Linda Marlow is a long-time Zen Buddhist practitioner and member of the Buddhist Society in London. As well as enjoying travel she has a deep interest in astronomy and the natural world. She currently organises the Society's annual summer school.
Linda recently undertook a trip to Nepal & Bhutan a visit that she has wanted to make for some time. We are delighted that she has chosen to share her impressions of these two Buddhist countries and pictures of this trip with us on The Zen Gateway.
On 5 March 2016, some friends and I embarked on a long journey; one that we all had waited over a year for. The previous year we had all been looking forward to our forthcoming trip to Nepal and Bhutan but just a few days before our departure, a series if earthquakes hit Nepal with a magnitude of 7.8Mw or 8.1Ms, killing over 8,000 people and leaving devastation and intense tragedy in its wake. Our own desires came to an abrupt stop; seeming so futile in comparison. However, thanks to the wonderful understanding and sheer hard work of the organisers, a few months later we were on course again for the following year. The time had now come ….
After a comfortable flight from Heathrow to Muscat, we had a few hours in between flights to take in the surroundings; suddenly feeling very warm due to the temperatures in Muscat - a stark change from the coldness of England and then onto Kathmandu in a rather cramped plane. I was relieved to find a kind Nepalese gentleman next to me and he spent a lot of the flight telling me about his family in Pokhara. Time sped past and before we knew it we had arrived in Kathmandu. Once past customs and the visa desk, we found our guide waiting outside the airport with garlands of welcome for us all. A great way to start the trip of a lifetime.
MY FIRST TASTE OF KATHMANDU
We drove through the very busy and smokey streets of Kathmandu, looking out at the crowds of people busy selling their wares, mothers with their babies sitting on pavements selling jewellery and trinkets. The traffic was very congested and the air seemed very dense. There were sadly a lots of signs of the devastation, a result of last year’s earthquakes. There were lots of people living in tents, having lost their homes but re-building was going on everywhere and people seemed to be going about their business as usual.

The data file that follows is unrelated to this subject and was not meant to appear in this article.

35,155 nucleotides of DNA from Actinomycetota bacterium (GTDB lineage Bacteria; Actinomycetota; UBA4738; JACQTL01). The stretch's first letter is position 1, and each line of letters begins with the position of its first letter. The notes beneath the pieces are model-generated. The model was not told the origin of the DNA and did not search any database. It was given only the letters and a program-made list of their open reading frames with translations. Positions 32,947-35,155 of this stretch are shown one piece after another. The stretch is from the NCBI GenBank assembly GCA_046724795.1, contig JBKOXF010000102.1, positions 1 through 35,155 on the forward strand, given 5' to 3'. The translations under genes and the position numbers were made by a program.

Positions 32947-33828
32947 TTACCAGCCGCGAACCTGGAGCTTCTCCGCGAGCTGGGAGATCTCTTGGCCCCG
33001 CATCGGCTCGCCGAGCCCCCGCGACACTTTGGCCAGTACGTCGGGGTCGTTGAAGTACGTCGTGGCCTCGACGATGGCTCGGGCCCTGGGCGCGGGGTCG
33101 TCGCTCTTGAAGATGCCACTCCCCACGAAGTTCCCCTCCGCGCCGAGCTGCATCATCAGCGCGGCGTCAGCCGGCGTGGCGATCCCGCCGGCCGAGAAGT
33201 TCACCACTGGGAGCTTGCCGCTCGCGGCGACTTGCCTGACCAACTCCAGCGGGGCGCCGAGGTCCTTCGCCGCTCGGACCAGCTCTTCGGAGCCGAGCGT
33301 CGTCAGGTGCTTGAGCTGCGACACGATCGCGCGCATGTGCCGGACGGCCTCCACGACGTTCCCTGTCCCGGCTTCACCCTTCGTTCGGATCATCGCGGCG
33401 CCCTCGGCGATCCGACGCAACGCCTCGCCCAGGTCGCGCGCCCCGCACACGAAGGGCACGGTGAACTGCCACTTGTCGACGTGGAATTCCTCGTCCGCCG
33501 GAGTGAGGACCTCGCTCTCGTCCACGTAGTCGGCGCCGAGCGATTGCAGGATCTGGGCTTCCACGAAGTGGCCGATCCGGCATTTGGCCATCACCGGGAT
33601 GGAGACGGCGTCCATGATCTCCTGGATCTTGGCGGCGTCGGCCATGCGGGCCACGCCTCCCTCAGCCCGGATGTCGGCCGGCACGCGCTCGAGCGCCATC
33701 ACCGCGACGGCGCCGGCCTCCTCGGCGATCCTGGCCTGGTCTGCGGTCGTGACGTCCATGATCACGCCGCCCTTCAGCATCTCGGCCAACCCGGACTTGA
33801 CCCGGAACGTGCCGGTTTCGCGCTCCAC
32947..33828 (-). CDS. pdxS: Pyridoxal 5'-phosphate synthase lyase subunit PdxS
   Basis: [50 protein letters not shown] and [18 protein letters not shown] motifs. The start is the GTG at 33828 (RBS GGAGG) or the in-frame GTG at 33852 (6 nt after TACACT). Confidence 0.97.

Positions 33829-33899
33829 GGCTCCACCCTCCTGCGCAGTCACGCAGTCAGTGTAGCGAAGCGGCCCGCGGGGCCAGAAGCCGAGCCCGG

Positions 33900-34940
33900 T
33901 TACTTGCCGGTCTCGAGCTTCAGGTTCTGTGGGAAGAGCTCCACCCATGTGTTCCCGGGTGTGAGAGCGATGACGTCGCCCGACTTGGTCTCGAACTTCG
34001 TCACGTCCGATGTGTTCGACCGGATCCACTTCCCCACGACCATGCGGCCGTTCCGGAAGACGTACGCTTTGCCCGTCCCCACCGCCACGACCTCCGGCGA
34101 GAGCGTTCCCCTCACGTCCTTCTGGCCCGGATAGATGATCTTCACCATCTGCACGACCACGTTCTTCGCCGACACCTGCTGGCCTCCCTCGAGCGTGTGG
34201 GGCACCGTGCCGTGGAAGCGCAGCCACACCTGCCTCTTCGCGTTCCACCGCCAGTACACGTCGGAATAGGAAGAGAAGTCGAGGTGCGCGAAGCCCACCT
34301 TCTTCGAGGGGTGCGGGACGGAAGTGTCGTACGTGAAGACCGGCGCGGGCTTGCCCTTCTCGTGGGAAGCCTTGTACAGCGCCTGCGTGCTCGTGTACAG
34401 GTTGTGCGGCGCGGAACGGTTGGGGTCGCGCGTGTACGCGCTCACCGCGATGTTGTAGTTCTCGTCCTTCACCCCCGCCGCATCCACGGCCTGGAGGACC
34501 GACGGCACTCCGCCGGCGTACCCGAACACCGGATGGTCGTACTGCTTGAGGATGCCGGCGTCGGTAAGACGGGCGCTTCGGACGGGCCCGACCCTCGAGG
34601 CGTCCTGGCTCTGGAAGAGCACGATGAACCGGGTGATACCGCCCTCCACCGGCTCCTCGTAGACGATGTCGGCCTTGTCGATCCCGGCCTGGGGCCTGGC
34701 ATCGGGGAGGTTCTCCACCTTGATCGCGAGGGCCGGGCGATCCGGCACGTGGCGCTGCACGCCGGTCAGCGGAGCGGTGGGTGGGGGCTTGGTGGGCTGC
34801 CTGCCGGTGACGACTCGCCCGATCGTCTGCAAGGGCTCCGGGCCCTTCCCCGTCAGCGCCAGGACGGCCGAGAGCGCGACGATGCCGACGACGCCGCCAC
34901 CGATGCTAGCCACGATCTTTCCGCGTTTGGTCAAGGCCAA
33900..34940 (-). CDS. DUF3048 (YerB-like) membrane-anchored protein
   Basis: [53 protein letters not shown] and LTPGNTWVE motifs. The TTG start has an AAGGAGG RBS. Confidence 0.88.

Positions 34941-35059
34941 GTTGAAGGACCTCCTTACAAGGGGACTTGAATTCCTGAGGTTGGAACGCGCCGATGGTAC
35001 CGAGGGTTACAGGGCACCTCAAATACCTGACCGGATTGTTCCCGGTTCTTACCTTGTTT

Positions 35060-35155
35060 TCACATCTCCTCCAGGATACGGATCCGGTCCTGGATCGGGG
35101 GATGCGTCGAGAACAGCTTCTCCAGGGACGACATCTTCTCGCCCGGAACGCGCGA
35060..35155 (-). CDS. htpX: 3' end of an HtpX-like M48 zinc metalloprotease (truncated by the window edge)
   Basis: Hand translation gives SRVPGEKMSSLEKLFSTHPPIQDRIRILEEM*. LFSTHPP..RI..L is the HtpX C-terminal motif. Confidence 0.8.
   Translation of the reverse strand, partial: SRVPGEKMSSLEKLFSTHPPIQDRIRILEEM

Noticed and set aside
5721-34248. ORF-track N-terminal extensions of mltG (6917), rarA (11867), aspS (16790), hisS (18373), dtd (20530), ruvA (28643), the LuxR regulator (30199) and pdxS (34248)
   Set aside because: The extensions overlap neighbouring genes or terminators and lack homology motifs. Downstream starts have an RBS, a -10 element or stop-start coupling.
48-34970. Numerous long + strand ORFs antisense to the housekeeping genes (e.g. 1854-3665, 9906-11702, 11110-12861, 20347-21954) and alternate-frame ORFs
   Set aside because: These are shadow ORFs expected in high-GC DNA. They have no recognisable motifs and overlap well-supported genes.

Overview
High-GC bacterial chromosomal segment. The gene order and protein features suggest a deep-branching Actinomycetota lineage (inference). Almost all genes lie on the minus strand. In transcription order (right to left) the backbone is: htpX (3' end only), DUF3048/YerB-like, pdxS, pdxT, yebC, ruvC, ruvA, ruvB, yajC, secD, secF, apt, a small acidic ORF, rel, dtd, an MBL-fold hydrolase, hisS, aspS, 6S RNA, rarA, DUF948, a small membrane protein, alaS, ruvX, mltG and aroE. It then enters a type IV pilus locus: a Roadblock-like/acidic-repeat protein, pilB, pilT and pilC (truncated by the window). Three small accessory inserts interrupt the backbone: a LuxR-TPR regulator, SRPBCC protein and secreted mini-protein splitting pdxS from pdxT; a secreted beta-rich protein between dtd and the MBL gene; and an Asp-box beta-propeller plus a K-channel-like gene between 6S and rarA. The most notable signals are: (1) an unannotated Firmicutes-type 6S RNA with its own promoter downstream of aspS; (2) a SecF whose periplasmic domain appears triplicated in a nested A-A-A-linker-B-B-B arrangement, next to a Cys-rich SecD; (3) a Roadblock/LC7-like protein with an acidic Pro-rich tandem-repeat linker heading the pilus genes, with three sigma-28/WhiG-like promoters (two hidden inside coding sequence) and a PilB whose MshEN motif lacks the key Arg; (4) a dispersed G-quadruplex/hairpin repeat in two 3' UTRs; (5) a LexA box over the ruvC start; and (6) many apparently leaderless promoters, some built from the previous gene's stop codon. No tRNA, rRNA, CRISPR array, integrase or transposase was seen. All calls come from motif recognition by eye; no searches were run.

About an hour later we arrived at our hotel. It was called Nirvana Garden and was surrounded by a lovely area which was quiet and unimposing.
The hotel was comfortable (albeit there were a few power cuts throughout our stay which proved to be somewhat challenging) but nevertheless we were all made to feel very welcome and after a good meal and a few beverages we were all ready for a good night’s sleep as we were due to make an early start the next day.
I will always remember that first morning. I awoke in a golden light as all the curtains were made of gold coloured satin with sunflowers imprinted on them. It was quite surreal but such a beautiful way to wake up and the realisation of where I was really hit me then and I felt so very privileged to be there.
CHITWAN NATIONAL PARK
First stop, Chitwan National Park. A five hour bumpy road ride from Kathmandu. The park is the first national park in Nepal. Established in 1973 it was granted the World Heritage status in 1984. The temperature is quite hot this time of year. We had a couple of wonderful days there, riding elephants. (We were glad to see the Mahouts take their elephants home each night and provide them with shelter, where they sleep.)
The first morning was spent on the river in a carved-out canoe, where later we saw sleeping crocodiles and many beautiful species of birds, not to mention a couple of Rhinos on the way back. Our Mahout was very helpful and actually found a mother and baby Rhino, both of whom seemed totally oblivious of our presence on the elephant (thank goodness). The sunset was amazing that first night and sitting beside the river that evening there was just the sound of the birds singing and little else.
The people of the area were only too happy to show us round their humble homes. One lady had five daughters and they all lived in a hut made of mud where they kept a few goats and grew their own food.